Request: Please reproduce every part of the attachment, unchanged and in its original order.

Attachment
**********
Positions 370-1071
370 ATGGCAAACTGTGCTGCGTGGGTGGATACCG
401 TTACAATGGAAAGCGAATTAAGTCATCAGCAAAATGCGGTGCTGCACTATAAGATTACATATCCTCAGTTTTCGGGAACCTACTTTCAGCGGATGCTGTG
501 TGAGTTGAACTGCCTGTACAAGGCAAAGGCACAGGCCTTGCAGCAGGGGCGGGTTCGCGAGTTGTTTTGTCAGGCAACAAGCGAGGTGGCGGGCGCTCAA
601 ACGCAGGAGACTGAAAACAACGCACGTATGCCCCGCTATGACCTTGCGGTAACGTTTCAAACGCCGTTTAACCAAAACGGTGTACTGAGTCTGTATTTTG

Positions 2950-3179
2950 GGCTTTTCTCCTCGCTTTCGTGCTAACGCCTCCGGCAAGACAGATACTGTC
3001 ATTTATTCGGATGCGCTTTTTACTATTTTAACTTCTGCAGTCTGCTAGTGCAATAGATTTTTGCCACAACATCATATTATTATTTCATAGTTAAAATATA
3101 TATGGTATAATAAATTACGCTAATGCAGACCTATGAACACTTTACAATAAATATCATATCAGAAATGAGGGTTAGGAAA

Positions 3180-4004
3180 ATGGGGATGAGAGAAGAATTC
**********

Positions 370-1071
370 ATGGCAAACTGTGCTGCGTGGGTGGATACCG
401 TTACAATGGAAAGCGAATTAAGTCATCAGCAAAATGCGGTGCTGCACTATAAGATTACATATCCTCAGTTTTCGGGAACCTACTTTCAGCGGATGCTGTG
501 TGAGTTGAACTGCCTGTACAAGGCAAAGGCACAGGCCTTGCAGCAGGGGCGGGTTCGCGAGTTGTTTTGTCAGGCAACAAGCGAGGTGGCGGGCGCTCAA
601 ACGCAGGAGACTGAAAACAACGCACGTATGCCCCGCTATGACCTTGCGGTAACGTTTCAAACGCCGTTTAACCAAAACGGTGTACTGAGTCTGTATTTTG

Positions 2950-3179
2950 GGCTTTTCTCCTCGCTTTCGTGCTAACGCCTCCGGCAAGACAGATACTGTC
3001 ATTTATTCGGATGCGCTTTTTACTATTTTAACTTCTGCAGTCTGCTAGTGCAATAGATTTTTGCCACAACATCATATTATTATTTCATAGTTAAAATATA
3101 TATGGTATAATAAATTACGCTAATGCAGACCTATGAACACTTTACAATAAATATCATATCAGAAATGAGGGTTAGGAAA

Positions 3180-4004
3180 ATGGGGATGAGAGAAGAATTC